Anna Webber’s Percussive Mechanics
Instrumental virtuosity is but one of the assorted elements that elevate Refraction, flutist/saxophonist/songwriter Anna Webber’s second album for Pirouet. Others include fierce intelligence, creative curiosity and a beguiling cheekiness that prevents the heady project from ossifying into inaccessibility.
“Five (Action),” the opening track, is hardly a straightforward blowing session. A chamber piece of sorts, the tune certainly tests the skills of Webber and her ensemble, which includes clarinetist/alto saxophonist James Wylie, vibraphonist/marimba player Julius Heise, pianist Elias Stemeseder, bassist Igor Spallati and drummers Max Andrzejewski and Martin Kruemmling. The musicians push forward in an intriguingly off-kilter fashion, owing to a tricky time signature and structure. Yet a Stemeseder spotlight adds a woozy wit to the proceedings that’s further amplified on “Tacos Wyoming.” Webber’s sax solo on this rhythmically minimalist wonder evokes the crazy winds that frequently blast across the title state.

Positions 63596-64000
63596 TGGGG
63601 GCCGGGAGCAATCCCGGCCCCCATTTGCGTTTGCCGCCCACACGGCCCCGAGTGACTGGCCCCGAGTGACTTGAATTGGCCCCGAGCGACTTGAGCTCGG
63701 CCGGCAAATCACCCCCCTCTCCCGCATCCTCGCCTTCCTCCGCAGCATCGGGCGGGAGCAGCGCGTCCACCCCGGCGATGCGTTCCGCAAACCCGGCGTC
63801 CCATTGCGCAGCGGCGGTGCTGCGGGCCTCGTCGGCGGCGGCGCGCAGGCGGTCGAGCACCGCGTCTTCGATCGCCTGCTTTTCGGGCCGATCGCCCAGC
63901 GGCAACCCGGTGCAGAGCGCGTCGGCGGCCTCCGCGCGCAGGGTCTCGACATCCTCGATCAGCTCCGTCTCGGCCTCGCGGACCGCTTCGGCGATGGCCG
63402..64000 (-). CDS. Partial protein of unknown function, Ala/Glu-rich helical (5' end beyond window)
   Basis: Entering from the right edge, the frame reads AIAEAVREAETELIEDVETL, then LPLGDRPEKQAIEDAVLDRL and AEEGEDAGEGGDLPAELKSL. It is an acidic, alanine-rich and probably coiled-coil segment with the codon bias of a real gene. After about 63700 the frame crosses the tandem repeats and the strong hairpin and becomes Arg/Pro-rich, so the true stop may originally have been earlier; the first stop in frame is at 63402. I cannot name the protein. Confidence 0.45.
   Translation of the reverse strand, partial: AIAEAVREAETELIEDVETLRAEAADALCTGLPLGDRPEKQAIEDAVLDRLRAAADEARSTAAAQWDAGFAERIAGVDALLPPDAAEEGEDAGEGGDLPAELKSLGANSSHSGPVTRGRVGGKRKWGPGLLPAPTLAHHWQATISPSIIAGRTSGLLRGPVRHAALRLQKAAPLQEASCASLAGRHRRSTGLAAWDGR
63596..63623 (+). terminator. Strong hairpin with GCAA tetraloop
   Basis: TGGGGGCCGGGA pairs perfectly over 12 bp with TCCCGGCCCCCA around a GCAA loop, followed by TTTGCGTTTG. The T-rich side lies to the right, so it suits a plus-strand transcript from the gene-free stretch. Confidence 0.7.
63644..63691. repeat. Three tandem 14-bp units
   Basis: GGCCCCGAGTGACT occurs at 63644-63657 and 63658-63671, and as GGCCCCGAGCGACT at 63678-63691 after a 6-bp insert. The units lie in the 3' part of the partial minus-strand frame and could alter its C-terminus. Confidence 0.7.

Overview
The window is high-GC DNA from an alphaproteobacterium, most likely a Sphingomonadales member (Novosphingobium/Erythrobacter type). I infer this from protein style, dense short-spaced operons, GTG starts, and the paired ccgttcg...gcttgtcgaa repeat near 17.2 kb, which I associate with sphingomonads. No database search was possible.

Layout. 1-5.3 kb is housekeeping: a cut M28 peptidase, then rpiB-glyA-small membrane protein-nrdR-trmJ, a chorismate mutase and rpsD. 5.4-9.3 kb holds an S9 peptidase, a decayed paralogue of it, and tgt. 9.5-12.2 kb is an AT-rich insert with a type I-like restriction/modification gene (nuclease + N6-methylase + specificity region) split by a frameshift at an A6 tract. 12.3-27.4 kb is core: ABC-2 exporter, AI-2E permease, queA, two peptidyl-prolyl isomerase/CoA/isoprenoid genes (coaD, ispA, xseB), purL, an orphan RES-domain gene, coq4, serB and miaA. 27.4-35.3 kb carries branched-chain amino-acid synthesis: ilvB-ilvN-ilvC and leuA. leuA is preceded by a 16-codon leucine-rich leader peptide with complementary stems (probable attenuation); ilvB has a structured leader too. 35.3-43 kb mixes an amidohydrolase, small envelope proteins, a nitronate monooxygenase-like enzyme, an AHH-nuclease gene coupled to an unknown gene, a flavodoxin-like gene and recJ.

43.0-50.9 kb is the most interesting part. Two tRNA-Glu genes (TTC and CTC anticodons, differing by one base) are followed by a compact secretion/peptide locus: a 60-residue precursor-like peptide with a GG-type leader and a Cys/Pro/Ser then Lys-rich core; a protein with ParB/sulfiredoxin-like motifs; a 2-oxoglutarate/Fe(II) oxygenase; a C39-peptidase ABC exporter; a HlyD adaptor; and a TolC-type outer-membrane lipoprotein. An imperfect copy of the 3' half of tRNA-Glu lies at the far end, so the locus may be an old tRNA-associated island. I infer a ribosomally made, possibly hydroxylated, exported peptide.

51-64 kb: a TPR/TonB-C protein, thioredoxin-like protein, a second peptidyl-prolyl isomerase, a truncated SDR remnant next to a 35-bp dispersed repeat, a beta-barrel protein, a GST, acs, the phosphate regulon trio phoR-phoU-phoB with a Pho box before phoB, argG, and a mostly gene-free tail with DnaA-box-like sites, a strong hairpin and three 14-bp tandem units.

Sly and sinuous, “Climbing on Mirrors” juxtaposes moments of percussive tumult with passages that sport as much silence as sound. “Theodore,” for its part, is unpredictable — even by Webber’s standards — ratcheting up the natural tension between written sections and independent excursions. Following “Relentless!,” a clear-the-air miniature, the program concludes with a pair of sprawling efforts. “The All Pro 3 Speed” contains some of Webber’s sprightliest flute and skronkiest sax, while the slow build of “Friction/VIF (Reflection)” carries the promise of a destination that’s worth the journey.
There’s grand ambition at the heart of Refraction, a recording that requires a listener who doesn’t expect or demand immediate gratification. It’s also a statement of purpose from an artist who clearly aspires toward memorable work as both a composer and an improviser. Webber sees no disconnect between these disciplines, as demonstrated with each note. —Michael Roberts